Impossible vessels

posted in: Davina Kirkpatrick | 2
vessels made from swans feathers with hands screen printed onto them
vessels made from swans feathers with hands screen printed onto them

I have been mending and tweaking the impossible feather vessels that have my hands screen-printed on them, thinking about how they hold emptiness, wanting to somehow use the vessels and the image of my cupped hands with mine and Dolores Steinman’s cloud images for our collaboration as part of ARE (Art, Resilience, Economy Network). (I will post more about this as the collaboration develops). In part, sparked by reading and sharing with her Massive and Microscopic: Autoethnographic Affects in the Time of COVID by Anne Harris and Stacey Holman Jones. This is turn was sent me by Australian artist and PhD student Dawne Fahey that I am working with on another collaboration with Dr. Alys Mendus for the Critical Autoethnograpy Conference at the end of September (and subject of a more in-depth blog post in the future).  

Are we filling the void to give shape to loss or preparing ourselves for our own death?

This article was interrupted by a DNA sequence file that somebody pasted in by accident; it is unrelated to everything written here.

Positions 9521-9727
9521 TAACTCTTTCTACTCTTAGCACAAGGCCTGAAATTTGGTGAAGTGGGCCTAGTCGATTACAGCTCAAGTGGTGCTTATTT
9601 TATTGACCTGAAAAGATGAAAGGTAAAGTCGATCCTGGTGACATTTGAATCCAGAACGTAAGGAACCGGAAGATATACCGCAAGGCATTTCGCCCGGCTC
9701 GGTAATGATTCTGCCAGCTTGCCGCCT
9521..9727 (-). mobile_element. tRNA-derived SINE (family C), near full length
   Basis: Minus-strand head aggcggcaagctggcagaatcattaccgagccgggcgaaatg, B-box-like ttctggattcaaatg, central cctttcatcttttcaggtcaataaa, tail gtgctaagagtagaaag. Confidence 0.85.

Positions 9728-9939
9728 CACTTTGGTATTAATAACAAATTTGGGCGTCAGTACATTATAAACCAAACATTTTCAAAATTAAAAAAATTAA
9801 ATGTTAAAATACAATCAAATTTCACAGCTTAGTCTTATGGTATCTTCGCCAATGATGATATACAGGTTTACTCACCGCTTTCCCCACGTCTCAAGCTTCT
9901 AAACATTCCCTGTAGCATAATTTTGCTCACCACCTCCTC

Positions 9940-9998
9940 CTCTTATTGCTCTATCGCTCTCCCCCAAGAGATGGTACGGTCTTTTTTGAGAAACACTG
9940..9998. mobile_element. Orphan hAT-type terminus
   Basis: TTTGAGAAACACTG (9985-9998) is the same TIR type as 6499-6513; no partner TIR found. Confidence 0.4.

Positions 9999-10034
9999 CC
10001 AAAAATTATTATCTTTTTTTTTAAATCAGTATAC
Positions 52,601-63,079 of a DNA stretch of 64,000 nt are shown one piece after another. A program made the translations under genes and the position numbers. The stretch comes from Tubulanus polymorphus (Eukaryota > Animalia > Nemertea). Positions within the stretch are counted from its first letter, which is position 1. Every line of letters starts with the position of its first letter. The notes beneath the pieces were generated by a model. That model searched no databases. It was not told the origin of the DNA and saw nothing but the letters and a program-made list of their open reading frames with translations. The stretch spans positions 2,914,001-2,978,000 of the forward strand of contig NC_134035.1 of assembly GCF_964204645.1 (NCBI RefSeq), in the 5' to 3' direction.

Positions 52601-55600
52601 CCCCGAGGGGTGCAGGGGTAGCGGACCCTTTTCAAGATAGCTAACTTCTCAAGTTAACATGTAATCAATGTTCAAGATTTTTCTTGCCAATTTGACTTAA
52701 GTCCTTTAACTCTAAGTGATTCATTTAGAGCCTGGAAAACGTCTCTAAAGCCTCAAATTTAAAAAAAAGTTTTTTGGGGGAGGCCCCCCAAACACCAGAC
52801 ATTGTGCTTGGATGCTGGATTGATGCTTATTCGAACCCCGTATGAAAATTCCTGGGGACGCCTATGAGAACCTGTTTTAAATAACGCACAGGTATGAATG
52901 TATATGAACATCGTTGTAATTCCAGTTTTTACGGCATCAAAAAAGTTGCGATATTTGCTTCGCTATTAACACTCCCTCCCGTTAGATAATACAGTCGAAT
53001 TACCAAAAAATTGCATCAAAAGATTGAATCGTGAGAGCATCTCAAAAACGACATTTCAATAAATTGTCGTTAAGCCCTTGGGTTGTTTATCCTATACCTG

I read her this from my PhD thesis

Lacan’s notion of mourning differs dramatically from Freud’s in that he argues that death creates a “hole in the real…a rupture that calls for symbolic reparation” and “we are only in mourning about someone whom we can say I was his lack (j’etais son manque)” (quoted in Leader 2008:162 and Boothby 2013:210-211). Death closes this ‘open space of lack’. There is the physical lack of the person and this other infinitely unchangeable lack that was always present but now has no possibility of changing. It suggests we are always negotiating and living with what is inaccessible in the other and the ‘enigma of the other’s desire’. This in death becomes augmented, breaking apart the delicate balance of symbolic lack and desire. (Boothby 2013:210-211)  

The commonalities and the differences of Covid experiences, the collective experience of not being in control, how that brings us closer to experiences of death and loss. The importance of ritual to hold us as we walk with death. How do we create new rituals when the old ones are not possible?

2 Responses

  1. Iain Biggs

    I really appreciate this. I suspect the answer to your question about ritual is as much an issue of a shift of mentality as to what constitutes it as anything else.

  2. admin

    Thanks Iain glad it spoke to you, so much of my PhD thesis and the practice research it contained has taken on a new cadence in these pandemic times.

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